The primary topics in this part of the specialization are: greedy algorithms (scheduling, minimum spanning trees, clustering, Huffman codes) and dynamic programming (knapsack, sequence alignment, optimal search trees).

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The primary topics in this part of the specialization are: greedy algorithms (scheduling, minimum spanning trees, clustering, Huffman codes) and dynamic programming (knapsack, sequence alignment, optimal search trees).

Spanning Tree, Algorithms, Dynamic Programming, Greedy Algorithm

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Oct 20, 2018

Great learning experience!!!\n\nI love dynamic p the most.\n\nAssignment 4 is so challenging that it takes me a week to finish the program and debug it!!!

Jan 14, 2018

I love Tim's excitement for algorithms. He really stands out as a quality teacher in his selection of content, explanations and enthusiasm.

從本節課中

Week 4

Advanced dynamic programming: the knapsack problem, sequence alignment, and optimal binary search trees.

#### Tim Roughgarden

Professor

So now that we understand the structure of

optimal solutions for this optimal binary search tree problem.

That is, we understand how an optimal solution must be one of a relatively

small number of candidates. Let's compile that understanding into a

polynomial time dynamic programming algorithm.

Let me quickly remind you of the Optimal Substructure Lemma that we proved in the

previous video. Suppose we have an optimal binary search

tree for a given set of keys, one through N, with given probabilities.

And suppose this binary search tree has the root R.

Well then it has two sub-trees, t1 and t2.

By the search tree property, we know exactly the population of each of those

two sub-trees. T1 has to contain the keys one through r

- 1. As usual we're sorted, we're assuming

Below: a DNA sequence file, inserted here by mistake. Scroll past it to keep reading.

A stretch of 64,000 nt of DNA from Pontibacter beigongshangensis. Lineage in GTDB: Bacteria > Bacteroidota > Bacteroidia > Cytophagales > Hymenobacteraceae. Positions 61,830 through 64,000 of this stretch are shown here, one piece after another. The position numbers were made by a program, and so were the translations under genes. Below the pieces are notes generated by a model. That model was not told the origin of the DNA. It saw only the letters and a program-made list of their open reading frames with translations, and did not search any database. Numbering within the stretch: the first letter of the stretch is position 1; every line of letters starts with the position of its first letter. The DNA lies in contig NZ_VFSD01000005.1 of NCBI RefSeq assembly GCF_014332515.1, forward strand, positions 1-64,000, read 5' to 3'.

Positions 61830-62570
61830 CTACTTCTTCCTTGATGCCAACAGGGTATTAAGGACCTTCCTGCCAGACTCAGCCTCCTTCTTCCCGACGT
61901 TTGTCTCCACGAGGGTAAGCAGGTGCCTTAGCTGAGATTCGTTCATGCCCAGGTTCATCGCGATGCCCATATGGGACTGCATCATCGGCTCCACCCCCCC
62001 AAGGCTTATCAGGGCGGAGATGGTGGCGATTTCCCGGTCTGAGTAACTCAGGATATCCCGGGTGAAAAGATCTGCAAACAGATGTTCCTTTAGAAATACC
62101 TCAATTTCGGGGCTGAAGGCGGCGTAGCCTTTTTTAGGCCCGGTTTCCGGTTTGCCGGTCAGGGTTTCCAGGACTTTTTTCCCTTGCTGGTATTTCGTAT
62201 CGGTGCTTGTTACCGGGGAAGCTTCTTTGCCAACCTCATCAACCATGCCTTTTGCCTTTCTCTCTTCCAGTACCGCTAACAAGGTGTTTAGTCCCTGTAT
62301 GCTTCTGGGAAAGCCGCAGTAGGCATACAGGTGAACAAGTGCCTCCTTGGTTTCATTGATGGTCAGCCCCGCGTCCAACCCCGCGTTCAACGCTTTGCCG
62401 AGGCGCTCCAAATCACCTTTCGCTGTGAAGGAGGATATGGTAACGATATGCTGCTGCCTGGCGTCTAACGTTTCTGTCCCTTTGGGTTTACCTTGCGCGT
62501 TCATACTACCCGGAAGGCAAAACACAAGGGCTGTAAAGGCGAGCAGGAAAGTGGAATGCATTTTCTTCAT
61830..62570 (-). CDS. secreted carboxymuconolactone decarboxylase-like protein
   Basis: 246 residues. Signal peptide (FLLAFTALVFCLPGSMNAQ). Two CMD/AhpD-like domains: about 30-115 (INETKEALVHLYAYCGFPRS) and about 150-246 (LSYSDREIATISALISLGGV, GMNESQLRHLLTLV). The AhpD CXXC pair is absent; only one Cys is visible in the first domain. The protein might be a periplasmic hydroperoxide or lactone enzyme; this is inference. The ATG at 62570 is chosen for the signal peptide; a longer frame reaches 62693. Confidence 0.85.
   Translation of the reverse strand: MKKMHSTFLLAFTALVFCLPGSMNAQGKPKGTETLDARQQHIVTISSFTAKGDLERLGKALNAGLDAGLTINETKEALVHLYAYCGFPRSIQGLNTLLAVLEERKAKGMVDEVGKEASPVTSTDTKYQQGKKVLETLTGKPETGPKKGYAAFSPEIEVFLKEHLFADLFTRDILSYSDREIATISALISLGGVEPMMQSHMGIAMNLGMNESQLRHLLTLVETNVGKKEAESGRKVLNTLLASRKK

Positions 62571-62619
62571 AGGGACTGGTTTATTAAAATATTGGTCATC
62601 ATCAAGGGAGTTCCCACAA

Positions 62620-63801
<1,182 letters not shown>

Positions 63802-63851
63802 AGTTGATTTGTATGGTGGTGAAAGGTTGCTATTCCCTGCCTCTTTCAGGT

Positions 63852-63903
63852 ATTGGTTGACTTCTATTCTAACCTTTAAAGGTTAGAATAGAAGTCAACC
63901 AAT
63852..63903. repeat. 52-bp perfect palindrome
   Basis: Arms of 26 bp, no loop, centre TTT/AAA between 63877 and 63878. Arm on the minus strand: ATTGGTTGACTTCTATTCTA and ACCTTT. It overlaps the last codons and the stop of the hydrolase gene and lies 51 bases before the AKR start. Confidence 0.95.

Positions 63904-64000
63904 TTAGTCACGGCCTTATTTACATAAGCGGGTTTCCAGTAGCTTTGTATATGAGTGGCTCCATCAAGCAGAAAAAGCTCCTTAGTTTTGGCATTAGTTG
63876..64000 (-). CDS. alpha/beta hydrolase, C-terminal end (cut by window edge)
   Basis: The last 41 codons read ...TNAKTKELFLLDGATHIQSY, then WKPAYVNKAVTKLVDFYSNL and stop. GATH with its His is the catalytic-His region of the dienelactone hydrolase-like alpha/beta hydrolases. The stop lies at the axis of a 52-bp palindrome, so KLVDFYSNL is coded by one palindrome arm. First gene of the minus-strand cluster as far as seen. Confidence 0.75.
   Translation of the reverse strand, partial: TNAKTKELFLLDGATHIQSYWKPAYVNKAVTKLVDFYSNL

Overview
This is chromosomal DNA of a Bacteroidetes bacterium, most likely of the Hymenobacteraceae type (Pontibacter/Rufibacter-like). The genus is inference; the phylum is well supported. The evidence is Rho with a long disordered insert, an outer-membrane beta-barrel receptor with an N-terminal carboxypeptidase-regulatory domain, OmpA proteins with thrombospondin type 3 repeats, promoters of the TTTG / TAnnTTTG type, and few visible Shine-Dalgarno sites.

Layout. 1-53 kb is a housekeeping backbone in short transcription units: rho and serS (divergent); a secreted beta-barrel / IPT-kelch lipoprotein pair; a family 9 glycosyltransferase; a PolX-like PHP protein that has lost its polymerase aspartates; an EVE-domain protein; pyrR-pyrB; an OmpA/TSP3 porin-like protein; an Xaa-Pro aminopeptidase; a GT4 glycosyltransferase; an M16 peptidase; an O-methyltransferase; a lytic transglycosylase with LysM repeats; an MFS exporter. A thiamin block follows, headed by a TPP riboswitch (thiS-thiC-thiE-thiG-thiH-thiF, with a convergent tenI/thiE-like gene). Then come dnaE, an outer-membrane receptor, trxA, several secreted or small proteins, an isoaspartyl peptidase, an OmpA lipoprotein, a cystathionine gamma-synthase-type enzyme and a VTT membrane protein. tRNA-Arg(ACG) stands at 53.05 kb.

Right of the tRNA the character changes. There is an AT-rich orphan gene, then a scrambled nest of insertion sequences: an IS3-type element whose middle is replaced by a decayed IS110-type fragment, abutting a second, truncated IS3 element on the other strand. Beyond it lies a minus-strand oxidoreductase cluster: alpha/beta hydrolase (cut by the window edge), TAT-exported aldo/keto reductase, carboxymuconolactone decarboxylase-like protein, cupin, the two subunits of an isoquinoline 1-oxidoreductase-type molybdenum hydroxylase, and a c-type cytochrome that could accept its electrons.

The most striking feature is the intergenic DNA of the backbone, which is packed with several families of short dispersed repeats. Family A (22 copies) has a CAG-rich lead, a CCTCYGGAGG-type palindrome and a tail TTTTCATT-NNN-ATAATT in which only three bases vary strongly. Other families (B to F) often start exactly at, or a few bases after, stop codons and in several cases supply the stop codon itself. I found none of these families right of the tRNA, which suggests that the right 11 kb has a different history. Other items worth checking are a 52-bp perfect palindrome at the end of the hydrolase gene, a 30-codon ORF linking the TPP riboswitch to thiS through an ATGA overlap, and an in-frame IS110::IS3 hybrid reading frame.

these are in sorted order. Whereas the right sub-tree t2, has to

contain exactly the keys r + 1 through n. Moreover, t1 and t2 are, in their own

right, valid search trees for these two sets of keys.

And finally, and this is what we proved in the last video they're optimal for

their respective sub-problems. T1 is optimal for keys one through r

minus one and the corresponding weights or.

Abilities and T2 is optimal for R plus one through N and their corresponding

frequencies. So let's now execute our dynamic

programming recipe. So now that we understand the way in

which an optimal solution must necessarily be composed in a simple way

from solutions to smaller subproblems. Let's take a step back, and ask, well.

Given that, at the end of the day, we care about the optimal solution to the

original problem. Which subproblems are relevant?

Which subproblems are we going to be forced to solve?

For example, with independent sets in line graphs we observed that to solve a

subproblem we needed to know the answers to the subproblems where we pluck either

one or two vertices off of the right hand side.

So overall what we cared about was subproblems corresponding to prefixes of

the graph. In the knapsack problem we needed to

understand subproblems that involved one less item and possibly a resus, reduced

residual knapsack capacity, so that led to us caring about solutions to

subproblems corresponding to all prefixes of the items and all integer

possibilities for the residual capacity of a knapsack.

In sequence alignment, when we looked at subproblems.

As we were plucking a character off of one or possibly both of the strings.

So we cared about subproblems corresponding to prefixes of each of the

two strings. Now, here's one of the things that's

interesting about the binary search tree problem which we haven't seen before.

Is that, when we look at a subproblem. In the optimal structure lemma, there's

two that we might consider. We don't just pluck off from the right.

We care about both the subproblem induced by the left subtree.

And that induced by the right subtree. In the first case, we're looking at a